Alternate Names : Cytomegalovirus – immunocompromised host
Cytomegalovirus (CMV) is a member of a group of herpes-type viruses that can cause disease in different parts of the body in people. This article discusses CMV in people with weakened immune systems.
Overview, Causes, & Risk Factors
Most humans are exposed to CMV in their lifetime, but typically only individuals with weakened immune systems become ill from CMV infection. Usually, CMV produces no symptoms. However, serious CMV infections can occur in people with weakened immune systems due to AIDS, organ transplants, bone marrow transplant, chemotherapy, or medicines that suppress the immune system.
A CMV infection may affect different parts of the body. Infections include:
- CMV esophagitis (infection of the esophagus)
- CMV gastroenteritis (infection of the stomach or intestines)
- CMV retinitis (infection of the eye)
- CMV pneumonia (infection of the lung)
- Mononucleosis-like illness
Once a person becomes infected, the virus remains alive, but usually dormant, within that person’s body for life. Rarely does it cause recurrent disease, unless the person’s immune system is suppressed due to medication or disease. Therefore, for most people, CMV infection is not a serious problem.
Primary CMV infection in pregnant women can cause harm to the developing fetus. See: Congenital cytomegalovirus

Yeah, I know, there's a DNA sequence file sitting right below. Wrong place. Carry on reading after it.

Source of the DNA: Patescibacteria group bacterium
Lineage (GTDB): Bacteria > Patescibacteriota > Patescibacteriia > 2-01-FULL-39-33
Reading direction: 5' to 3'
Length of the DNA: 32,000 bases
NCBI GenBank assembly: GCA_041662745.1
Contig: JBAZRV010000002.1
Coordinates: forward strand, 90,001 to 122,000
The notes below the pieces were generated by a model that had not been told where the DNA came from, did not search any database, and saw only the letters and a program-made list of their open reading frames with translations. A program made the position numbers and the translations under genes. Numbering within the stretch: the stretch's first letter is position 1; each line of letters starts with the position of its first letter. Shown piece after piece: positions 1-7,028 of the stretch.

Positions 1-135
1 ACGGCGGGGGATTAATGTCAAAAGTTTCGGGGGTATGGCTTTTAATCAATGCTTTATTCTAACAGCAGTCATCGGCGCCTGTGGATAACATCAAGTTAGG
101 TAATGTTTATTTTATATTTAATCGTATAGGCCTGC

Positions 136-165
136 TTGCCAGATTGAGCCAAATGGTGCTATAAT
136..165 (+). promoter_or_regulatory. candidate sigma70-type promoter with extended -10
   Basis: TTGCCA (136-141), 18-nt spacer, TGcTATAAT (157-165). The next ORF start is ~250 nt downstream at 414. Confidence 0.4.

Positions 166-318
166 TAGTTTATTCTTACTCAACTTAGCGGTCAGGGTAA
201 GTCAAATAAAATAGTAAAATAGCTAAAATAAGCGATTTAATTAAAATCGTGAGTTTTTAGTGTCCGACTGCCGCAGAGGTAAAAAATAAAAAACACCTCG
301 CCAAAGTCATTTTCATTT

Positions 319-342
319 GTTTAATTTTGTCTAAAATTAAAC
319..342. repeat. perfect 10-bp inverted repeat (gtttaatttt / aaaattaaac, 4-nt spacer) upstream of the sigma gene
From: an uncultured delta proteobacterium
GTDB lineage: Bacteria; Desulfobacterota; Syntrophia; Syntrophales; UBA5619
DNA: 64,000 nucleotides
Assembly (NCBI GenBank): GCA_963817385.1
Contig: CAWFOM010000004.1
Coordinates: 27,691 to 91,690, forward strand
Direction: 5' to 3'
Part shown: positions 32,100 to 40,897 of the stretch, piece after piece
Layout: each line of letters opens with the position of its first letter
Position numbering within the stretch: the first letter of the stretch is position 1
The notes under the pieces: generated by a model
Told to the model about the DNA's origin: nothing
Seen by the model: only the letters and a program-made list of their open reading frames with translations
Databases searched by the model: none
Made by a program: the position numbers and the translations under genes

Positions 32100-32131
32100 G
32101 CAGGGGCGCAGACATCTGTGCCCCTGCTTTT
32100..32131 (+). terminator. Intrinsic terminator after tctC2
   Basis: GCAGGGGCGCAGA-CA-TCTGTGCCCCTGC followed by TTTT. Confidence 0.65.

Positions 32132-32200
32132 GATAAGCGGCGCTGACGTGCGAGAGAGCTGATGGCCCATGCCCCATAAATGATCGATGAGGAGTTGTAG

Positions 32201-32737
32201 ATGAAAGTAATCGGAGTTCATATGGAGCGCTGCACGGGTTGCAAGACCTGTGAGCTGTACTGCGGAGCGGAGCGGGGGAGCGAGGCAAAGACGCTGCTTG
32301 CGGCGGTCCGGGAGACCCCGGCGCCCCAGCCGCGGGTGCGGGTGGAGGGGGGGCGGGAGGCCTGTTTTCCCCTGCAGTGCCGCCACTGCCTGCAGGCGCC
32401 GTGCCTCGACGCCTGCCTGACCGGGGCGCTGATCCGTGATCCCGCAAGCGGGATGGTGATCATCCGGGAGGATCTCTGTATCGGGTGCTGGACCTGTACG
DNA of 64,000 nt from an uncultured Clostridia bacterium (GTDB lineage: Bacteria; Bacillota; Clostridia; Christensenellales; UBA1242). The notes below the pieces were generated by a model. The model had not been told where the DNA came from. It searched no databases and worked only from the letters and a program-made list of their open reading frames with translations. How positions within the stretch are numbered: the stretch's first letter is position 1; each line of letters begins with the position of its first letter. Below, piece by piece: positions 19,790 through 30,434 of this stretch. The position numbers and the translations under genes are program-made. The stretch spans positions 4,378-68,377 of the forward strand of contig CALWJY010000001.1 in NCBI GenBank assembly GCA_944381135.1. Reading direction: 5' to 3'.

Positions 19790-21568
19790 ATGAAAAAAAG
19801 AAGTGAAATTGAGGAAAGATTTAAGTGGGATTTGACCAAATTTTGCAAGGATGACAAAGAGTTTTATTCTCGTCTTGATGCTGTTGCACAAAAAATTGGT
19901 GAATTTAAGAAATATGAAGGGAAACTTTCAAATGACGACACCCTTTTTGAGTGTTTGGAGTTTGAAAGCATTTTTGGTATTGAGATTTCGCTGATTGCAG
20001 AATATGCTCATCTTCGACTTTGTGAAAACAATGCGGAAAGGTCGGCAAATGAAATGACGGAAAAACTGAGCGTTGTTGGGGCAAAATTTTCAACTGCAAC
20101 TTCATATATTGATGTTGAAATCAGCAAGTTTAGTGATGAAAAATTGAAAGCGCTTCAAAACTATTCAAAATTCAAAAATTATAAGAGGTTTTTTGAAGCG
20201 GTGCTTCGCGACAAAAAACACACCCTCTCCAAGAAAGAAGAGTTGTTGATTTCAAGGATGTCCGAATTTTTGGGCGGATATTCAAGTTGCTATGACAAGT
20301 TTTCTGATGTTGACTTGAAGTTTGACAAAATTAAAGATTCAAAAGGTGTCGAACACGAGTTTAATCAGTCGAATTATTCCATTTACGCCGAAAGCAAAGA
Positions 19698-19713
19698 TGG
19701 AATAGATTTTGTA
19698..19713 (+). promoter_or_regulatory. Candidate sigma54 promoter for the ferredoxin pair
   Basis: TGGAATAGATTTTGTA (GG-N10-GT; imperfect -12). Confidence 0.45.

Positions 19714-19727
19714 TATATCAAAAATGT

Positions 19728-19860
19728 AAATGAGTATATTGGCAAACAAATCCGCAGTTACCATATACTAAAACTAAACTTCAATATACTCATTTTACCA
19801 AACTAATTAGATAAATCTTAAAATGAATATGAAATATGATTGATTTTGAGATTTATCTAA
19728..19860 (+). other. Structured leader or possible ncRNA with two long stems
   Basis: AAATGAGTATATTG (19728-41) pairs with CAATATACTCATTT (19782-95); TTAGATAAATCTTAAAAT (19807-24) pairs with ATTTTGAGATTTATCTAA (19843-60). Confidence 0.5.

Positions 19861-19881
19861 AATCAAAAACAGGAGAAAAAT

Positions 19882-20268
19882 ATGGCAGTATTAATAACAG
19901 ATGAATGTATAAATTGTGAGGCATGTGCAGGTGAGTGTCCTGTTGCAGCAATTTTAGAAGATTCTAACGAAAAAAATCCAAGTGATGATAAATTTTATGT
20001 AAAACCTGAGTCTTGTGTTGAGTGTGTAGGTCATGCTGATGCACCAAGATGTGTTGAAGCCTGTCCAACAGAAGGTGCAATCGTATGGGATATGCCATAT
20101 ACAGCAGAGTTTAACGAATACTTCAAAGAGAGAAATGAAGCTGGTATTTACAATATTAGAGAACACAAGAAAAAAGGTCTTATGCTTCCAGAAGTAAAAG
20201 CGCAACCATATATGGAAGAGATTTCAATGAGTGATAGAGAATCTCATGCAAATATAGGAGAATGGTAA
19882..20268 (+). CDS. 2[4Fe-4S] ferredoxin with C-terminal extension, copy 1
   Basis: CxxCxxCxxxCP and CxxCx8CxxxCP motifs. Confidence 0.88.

Pictures & Images
Cytomegalovirus is a large herpes-type virus commonly found in humans that can cause serious infections in people with impaired immunity. The infection may result in pneumonia, gastroenteritis, retinitis or encephalitis. Antiviral medications may stop the replication of the virus but will not destroy it.
Antigens are large molecules (usually proteins) on the surface of cells, viruses, fungi, bacteria, and some non-living substances such as toxins, chemicals, drugs, and foreign particles. The immune system recognizes antigens and produces antibodies that destroy substances containing antigens.
Review Date : 12/1/2009
Reviewed By : David C. Dugdale, III, MD, Professor of Medicine, Division of General Medicine, Department of Medicine, University of Washington School of Medicine; Jatin M. Vyas, MD, PhD, Assistant Professor in Medicine, Harvard Medical School, Assistant in Medicine, Division of Infectious Disease, Department of Medicine, Massachusetts General Hospital. Also reviewed by David Zieve, MD, MHA, Medical Director, A.D.A.M., Inc.